Effects of smoking

Dental Hygiene

The Effects of Smoking on your Teeth

Most people are aware of the negative effects of smoking. It can lead to serious medical conditions and even chronic diseases such as lung cancer.

However, there’s another side effect of smoking that doesn’t get as much attention, and that’s the toll it takes on your dental health. Have you given thought to how smoking can damage your mouth, gums and teeth?

The habit can lead to tooth staining; gum disease; tooth loss; and in more severe cases, mouth cancer. Read on to find out the effects of smoking on your teeth.

Smoking may:

  1. Give you bad breath
  2. Cause your smile to be discoloured/stained
  3. Increase your risk of getting oral cancer
  4. Lengthen the time it takes to heal from oral surgery

Why be concerned with the oral effects of smoking?

A healthy smile is of high importance for most adults as it’s often the first thing people notice. Nobody wants a smile that is dull or discoloured, let alone produce bad breath.

Unfortunately, routine brushing is only half the solution as it doesn’t remove stains or get rid of halitosis by itself. The good news is that a visit to Ollie & Darsh can promote a dialogue that opens a path to quitting smoking.

We’ve got all your smoking FAQs below…

Why do I have stained teeth?

This is caused by the nicotine and tar in cigarette tobacco. It can quickly make your teeth yellow, and heavy smokers often complain that their teeth are almost brown after years of smoking. This is just one of the many effects of smoking on your teeth.

How does smoking affect my teeth and gums?

People who smoke are more likely to produce bacterial plaque. This is because cigarettes limit your mouth’s ability to fight off infection, leaving you defenceless against bacteria. This build-up of plaque can then lead to gum disease – the most common cause of tooth loss in adults.

A lack of oxygen in the bloodstream can also affect your gums as smoking makes it more difficult for infected gums to heal.

When you smoke, you short-circuit your body’s auto-immune defences, meaning your body will have a hard time protecting itself. Grit in tobacco can also rub teeth, wearing away their protective coating of enamel.

Symptoms of serious tooth problems may include:

  • Yellowing or browning of the teeth
  • A build-up of calculus (hardened plaque)
  • Tooth decay
  • Bleeding gums
  • Dry mouth

These symptoms often lead to more serious side effects, such as:

  • Damaged tooth enamel
  • A greater need for root canals
  • Loss of teeth

The issue can be more than just cosmetic as smoking can impact the way you chew and how your bite aligns.

Some facts:

  • Smokers are 64.2 percent more likely to develop gum disease than non-smokers;
  • Female smokers lose 1.5 teeth every 10 years, and male smokers lose 2.9;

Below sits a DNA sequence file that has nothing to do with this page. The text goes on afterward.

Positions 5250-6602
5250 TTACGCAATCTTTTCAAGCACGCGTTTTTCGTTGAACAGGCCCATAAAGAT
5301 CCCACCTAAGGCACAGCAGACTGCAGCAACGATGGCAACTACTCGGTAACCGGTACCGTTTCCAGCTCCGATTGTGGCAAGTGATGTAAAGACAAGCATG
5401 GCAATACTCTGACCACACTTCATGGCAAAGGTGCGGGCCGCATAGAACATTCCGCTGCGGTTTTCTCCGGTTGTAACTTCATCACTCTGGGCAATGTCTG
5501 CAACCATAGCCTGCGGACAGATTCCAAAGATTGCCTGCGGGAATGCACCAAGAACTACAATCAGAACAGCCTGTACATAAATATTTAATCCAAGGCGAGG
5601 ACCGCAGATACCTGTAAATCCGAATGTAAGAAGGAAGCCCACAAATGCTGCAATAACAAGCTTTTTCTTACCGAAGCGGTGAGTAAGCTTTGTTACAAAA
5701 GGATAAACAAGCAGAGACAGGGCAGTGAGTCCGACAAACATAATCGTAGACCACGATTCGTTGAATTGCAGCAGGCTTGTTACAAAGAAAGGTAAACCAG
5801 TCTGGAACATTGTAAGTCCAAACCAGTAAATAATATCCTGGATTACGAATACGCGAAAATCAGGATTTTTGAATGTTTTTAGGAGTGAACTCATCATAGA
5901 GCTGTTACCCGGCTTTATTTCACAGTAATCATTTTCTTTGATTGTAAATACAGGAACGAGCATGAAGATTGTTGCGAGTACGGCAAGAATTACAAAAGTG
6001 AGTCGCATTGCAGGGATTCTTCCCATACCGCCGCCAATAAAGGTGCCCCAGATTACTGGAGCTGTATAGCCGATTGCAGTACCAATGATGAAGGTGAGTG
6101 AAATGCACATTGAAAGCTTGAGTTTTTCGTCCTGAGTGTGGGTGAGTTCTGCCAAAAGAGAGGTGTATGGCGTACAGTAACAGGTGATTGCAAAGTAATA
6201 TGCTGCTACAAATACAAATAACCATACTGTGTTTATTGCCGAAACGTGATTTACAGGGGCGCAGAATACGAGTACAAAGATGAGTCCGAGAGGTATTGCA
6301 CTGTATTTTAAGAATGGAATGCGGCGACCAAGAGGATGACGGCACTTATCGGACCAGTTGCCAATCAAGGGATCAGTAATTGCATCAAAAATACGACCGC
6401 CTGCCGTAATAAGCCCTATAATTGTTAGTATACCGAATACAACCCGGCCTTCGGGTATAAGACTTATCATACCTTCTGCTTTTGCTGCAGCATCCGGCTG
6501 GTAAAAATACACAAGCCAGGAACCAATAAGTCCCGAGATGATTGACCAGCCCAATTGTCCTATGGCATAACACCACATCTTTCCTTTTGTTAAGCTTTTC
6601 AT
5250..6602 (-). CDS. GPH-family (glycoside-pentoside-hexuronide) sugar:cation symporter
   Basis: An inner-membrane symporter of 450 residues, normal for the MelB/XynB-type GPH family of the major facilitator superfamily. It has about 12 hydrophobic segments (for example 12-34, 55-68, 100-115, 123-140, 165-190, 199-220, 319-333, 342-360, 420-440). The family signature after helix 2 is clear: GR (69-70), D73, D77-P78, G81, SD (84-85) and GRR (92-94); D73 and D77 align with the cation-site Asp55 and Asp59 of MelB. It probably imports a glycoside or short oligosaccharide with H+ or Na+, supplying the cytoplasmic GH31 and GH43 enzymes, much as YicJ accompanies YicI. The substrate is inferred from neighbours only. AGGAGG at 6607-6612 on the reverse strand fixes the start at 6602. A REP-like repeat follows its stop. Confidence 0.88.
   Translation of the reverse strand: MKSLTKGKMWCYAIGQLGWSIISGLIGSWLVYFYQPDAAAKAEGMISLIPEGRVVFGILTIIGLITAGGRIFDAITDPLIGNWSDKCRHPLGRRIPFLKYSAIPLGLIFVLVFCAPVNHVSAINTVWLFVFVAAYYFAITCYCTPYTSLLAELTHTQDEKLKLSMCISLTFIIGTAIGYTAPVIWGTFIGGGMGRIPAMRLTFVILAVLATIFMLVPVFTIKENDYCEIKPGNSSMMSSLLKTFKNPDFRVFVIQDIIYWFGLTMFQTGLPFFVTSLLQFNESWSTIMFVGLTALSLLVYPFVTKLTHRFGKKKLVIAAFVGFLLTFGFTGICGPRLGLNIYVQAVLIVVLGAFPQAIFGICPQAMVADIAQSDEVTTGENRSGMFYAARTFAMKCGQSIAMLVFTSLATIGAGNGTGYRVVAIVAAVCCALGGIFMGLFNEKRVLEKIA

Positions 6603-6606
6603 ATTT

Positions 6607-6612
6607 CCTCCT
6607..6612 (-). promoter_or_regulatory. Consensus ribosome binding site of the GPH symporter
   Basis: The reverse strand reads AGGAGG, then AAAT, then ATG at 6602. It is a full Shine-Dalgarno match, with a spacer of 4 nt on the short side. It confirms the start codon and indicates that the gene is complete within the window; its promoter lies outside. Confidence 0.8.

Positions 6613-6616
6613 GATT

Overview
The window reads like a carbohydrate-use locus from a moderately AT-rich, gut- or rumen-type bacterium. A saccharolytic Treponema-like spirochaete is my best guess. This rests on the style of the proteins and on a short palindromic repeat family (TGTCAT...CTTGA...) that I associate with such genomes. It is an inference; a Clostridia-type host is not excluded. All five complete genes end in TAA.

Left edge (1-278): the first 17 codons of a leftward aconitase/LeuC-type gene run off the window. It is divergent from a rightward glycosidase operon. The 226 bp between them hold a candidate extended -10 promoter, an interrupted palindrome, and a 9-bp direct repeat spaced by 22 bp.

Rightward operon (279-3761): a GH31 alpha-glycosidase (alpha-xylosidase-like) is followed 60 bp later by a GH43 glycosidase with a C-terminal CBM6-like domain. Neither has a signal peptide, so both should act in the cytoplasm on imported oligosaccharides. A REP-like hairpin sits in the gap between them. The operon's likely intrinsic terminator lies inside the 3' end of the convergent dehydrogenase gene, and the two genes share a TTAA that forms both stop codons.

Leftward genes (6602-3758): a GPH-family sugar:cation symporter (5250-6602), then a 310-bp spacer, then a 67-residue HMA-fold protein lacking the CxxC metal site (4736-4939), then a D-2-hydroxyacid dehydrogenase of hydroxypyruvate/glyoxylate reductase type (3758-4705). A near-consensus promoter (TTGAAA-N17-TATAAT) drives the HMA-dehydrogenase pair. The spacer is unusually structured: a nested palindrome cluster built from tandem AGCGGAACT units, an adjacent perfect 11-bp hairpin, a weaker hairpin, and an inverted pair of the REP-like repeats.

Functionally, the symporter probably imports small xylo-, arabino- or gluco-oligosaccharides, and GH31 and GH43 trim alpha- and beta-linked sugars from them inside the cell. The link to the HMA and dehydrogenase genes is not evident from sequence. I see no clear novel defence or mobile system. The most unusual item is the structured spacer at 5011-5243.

• 16 percent of smokers have poor dental health, four times the rate of people who have never smoked;
  • Smokers are less likely to have gone to the dentist in the past five years than non-smokers;
  • More than a third of smokers have at least three dental health issues.

How is smoking linked to cancer?

Most people have heard of cancer affecting parts of the body such as the lungs or breasts. However, did you know that smoking is one of the main causes of mouth cancer? The disease can affect the lips, tongue, cheeks and throat. Every year, thousands of people die from mouth cancer brought on by smoking.

Will smoking give me bad breath?

The old saying “your breath smells like an ashtray” definitely holds true with smokers today. Cigarette particles remain in the mouth long after a cigarette is put out. And beyond this, people who smoke are more likely to suffer from bad breath due to longer-term effects and the overgrowth of bacteria in the smoker’s mouth.

Fresh-breath products such as mouthwashes may help to disguise the problem in the short term. However, they are not a long-term solution or cure.

How can Ollie & Darsh help?

Giving up smoking is the best way to fight gum disease, but it’s also important to practice good oral hygiene. We recommend daily flossing and brushing after every meal using fluoride toothpaste.

Perhaps the best way to forestall future gum issues is to visit our clinic regularly. Your dentist or hygienist can recognise the signs of periodontal disease and we work hard to combat it. At Ollie & Darsh we carry out regular examinations to make sure that your teeth, gums and whole mouth are healthy. We’ll examine your cheeks, tongue and throat for any signs of other conditions that may need more investigation.

Stop smoking advice

We know that giving up smoking is not easy. Many people have tried and failed. Please be assured that it’s not a character flaw — it’s a difficult habit to kick. Our staff are very friendly and approachable, and we want to stress that you shouldn’t feel embarrassed or avoid the dentist for fear of being judged. We don’t want to lecture you on stopping smoking. Our aim is simply to ensure we’re doing everything to keep your mouth healthy!

We work hard to help our clients restore their dental health through a range of dental treatments. Our hygienists have plenty of information on smoking cessation programmes and can tell you what has worked for other clients in the past (anonymously of course). Thank you for reading about the effects of smoking on your teeth.

Our dental team have helped many clients deal with gum disease and tooth issues caused by smoking. We can also help with cosmetic dental treatments to restore your teeth to their former lustre.

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